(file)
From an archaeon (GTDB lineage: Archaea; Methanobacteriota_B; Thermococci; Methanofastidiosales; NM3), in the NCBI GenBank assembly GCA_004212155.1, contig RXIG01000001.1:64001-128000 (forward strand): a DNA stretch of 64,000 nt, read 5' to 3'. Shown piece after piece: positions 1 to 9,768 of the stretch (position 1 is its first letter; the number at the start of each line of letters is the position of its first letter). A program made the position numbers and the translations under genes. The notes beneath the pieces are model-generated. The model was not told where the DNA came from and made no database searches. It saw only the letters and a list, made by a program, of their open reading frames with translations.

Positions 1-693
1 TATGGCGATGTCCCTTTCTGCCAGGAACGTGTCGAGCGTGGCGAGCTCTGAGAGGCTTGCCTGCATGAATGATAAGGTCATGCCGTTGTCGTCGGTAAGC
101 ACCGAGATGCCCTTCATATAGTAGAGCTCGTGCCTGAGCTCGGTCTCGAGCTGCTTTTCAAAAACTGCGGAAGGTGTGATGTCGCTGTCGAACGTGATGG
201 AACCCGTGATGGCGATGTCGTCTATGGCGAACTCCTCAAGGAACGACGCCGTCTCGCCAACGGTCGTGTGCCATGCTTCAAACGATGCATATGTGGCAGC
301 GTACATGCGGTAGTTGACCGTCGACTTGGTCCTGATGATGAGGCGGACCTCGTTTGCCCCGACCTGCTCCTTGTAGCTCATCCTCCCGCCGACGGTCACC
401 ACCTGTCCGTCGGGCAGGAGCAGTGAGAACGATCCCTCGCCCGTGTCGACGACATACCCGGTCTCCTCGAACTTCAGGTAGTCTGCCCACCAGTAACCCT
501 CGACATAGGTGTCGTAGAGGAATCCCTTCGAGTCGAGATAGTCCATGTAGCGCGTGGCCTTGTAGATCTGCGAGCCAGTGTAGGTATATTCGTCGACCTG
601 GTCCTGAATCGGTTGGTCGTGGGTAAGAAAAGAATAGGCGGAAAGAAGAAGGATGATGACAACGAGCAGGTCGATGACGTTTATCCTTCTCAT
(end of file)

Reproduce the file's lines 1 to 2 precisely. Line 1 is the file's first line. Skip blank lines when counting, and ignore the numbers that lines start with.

From an archaeon (GTDB lineage: Archaea; Methanobacteriota_B; Thermococci; Methanofastidiosales; NM3), in the NCBI GenBank assembly GCA_004212155.1, contig RXIG01000001.1:64001-128000 (forward strand): a DNA stretch of 64,000 nt, read 5' to 3'. Shown piece after piece: positions 1 to 9,768 of the stretch (position 1 is its first letter; the number at the start of each line of letters is the position of its first letter). A program made the position numbers and the translations under genes. The notes beneath the pieces are model-generated. The model was not told where the DNA came from and made no database searches. It saw only the letters and a list, made by a program, of their open reading frames with translations.

Positions 1-693